For a general understanding, some of the terms used in cryptography are explained. The message is called “plaintext”, and the encrypted message is called “ciphertext”. The process of retrieving the plaintext from the ciphertext is referred to as “decryption”. Simply, encryption encodes a message so that it changes in form, hiding its contents from everyone but the sender and recipient. After receipt, decryption recovers the original message.

Both encryption and decryption typically require the use of a “key”, which may be thought of as the mapping between plaintext and ciphertext. The message is encrypted with a key and decrypted with a key, where the keys may be the same or different. Key-based algorithms used for encryption generally fall into Two (2) categories: symmetric and asymmetric. Symmetric algorithms use one key for both encryption and decryption.

“Public-key” algorithms are asymmetric algorithms which require a key pair: a secret or private key (D) for decryption, and a public key (E) for encryption. For a message (P), the encrypted message is identified as E(P) and the decrypted message as D(E(P))=P. The encryption key is public allowing anyone to encrypt a message, however, the decryption key is private. The message cannot be decrypted without using the private key. Some encryption schemes use a combination of symmetric and asymmetric algorithms.

It is often necessary or desirable for a government to intercept an encrypted communication where unlawful and/or harmful activity is suspected. Similarly, in a corporate environment, it is often desirable to monitor communications and prevent loss of confidential and/or proprietary information. Additionally, proprietary information, such as software source code, may need to be accessed when a company is in bankruptcy, or to allow users to debug the software, etc.

A problem exists in these type situations, as monitoring an encrypted communication requires knowledge of at least one of the keys. Several methods have been developed that allow monitoring of an encrypted communication without compromising security.

According to one such method, a party or parties provide the key(s) to an escrow service. The key is then revealed on a need-to-know basis. When the escrow service receives a request to monitor a communication, the escrow service determines if the request is valid. Validation may involve verifying a court order, etc. According to one escrow scheme, the key is broken into pieces and each piece is provided to a separate escrow agents. All of the agents must agree to allow the monitoring operation or the key cannot be retrieved. In this system, however, a single agent has the power to prevent the monitor operation. Each of the agents receives at least a piece of knowledge of the key, therefore, in the single holdout situation, it may be possible for the other agents to collaborate and determine the missing piece of the key. Even if not all of the agents collaborate, the security of the message is considerably weakened because much less searching is required if parts of the key are recovered.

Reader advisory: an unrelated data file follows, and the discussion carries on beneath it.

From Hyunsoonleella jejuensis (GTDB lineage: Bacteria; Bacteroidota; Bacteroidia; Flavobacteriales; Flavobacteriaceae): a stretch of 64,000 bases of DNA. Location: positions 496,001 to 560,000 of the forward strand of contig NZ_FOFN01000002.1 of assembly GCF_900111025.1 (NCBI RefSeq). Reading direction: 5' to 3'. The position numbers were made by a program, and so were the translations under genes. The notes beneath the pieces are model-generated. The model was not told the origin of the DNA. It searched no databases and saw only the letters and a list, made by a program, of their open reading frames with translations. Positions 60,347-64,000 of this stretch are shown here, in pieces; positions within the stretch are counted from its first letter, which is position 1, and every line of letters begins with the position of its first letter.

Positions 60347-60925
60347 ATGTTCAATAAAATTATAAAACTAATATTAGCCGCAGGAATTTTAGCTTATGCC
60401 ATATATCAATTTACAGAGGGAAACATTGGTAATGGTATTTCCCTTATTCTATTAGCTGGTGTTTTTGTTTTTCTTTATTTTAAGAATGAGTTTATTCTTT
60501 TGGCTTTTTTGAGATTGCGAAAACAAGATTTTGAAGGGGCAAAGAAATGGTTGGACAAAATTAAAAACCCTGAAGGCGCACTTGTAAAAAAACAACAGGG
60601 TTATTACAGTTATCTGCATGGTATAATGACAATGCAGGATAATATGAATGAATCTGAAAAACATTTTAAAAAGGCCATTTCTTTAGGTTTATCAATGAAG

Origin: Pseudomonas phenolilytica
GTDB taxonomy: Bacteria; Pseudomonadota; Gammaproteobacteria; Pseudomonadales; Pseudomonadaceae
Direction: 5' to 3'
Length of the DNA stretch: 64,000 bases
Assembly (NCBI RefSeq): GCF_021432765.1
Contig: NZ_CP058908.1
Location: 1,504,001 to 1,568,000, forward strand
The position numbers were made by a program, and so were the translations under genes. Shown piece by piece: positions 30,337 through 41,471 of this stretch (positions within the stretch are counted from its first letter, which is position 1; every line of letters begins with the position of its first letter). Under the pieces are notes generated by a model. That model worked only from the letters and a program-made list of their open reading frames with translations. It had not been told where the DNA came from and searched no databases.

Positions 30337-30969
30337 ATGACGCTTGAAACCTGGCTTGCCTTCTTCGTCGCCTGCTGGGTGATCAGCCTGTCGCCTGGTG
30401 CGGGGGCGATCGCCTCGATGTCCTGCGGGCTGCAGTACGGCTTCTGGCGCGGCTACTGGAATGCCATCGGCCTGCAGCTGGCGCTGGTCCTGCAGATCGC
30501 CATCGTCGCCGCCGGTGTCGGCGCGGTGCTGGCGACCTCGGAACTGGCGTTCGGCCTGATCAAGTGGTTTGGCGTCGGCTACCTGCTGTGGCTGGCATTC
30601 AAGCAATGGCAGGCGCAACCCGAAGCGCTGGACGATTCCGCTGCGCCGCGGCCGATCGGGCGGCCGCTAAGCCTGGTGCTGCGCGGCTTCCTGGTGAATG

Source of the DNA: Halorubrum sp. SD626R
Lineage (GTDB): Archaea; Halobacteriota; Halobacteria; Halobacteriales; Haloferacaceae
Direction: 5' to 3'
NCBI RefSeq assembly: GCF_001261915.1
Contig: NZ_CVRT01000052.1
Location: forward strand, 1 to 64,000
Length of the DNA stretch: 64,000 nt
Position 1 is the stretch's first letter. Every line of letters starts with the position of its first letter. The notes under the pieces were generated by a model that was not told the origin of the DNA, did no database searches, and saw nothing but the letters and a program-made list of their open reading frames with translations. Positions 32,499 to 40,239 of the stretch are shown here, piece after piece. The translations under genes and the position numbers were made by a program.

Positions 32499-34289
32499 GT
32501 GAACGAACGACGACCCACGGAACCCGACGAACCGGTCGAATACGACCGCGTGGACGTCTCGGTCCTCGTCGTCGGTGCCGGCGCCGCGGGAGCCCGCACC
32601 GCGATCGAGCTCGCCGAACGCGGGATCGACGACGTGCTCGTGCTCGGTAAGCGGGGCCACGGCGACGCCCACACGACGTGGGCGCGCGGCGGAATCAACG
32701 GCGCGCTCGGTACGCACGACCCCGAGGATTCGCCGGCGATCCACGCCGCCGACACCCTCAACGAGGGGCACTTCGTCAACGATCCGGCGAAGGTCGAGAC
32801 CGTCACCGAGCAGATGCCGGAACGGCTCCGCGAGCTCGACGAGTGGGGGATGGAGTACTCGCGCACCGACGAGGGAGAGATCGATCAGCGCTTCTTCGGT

In another system, the message is first encrypted by a first agent, then by a second, until all agents have encrypted the message. For example, for Three (3) agents, the final encrypted message is represented as E3(E2(E1(P))). The encrypted message is then decrypted in the reverse order, D1(D2(D3(E3(E2(E1(P)))))). Each public key, Ei, belongs to a separate agent. Each agent has a corresponding private key, Di. The order of encryption and decryption is important. If one link in the encryption and/or decryption breaks, the entire chain breaks and the message cannot be intercepted. The agents in this system receive information about the key, thus potentially compromising the security of the communication system. Also, it is necessary for all the agents to cooperate, as the missing private key is not easily determined.